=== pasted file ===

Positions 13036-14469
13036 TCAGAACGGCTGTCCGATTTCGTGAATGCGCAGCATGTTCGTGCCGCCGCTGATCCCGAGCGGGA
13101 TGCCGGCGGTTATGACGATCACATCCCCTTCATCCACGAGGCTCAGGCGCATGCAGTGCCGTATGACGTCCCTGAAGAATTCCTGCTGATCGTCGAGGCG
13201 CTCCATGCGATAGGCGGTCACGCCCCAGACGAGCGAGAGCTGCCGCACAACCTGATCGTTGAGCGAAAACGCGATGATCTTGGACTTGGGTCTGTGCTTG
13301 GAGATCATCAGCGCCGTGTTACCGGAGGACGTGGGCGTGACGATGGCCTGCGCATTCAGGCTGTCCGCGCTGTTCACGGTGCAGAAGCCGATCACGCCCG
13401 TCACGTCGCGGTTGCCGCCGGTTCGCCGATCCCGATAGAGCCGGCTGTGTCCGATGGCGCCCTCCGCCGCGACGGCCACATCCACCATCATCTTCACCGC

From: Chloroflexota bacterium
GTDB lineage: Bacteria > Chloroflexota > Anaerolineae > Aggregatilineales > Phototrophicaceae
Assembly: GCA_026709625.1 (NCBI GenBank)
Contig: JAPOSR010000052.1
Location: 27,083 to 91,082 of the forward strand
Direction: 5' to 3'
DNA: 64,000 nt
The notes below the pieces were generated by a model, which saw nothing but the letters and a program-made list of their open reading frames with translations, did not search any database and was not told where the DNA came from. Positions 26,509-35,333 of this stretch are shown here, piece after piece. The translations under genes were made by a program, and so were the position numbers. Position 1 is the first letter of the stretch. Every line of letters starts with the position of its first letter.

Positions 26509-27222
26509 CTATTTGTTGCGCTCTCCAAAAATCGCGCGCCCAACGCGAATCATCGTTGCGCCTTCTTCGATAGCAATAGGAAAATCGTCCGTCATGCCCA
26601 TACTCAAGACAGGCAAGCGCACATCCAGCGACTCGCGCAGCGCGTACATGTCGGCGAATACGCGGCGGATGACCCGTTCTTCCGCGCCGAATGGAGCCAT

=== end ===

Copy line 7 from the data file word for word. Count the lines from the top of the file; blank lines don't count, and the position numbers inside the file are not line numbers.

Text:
From: Chloroflexota bacterium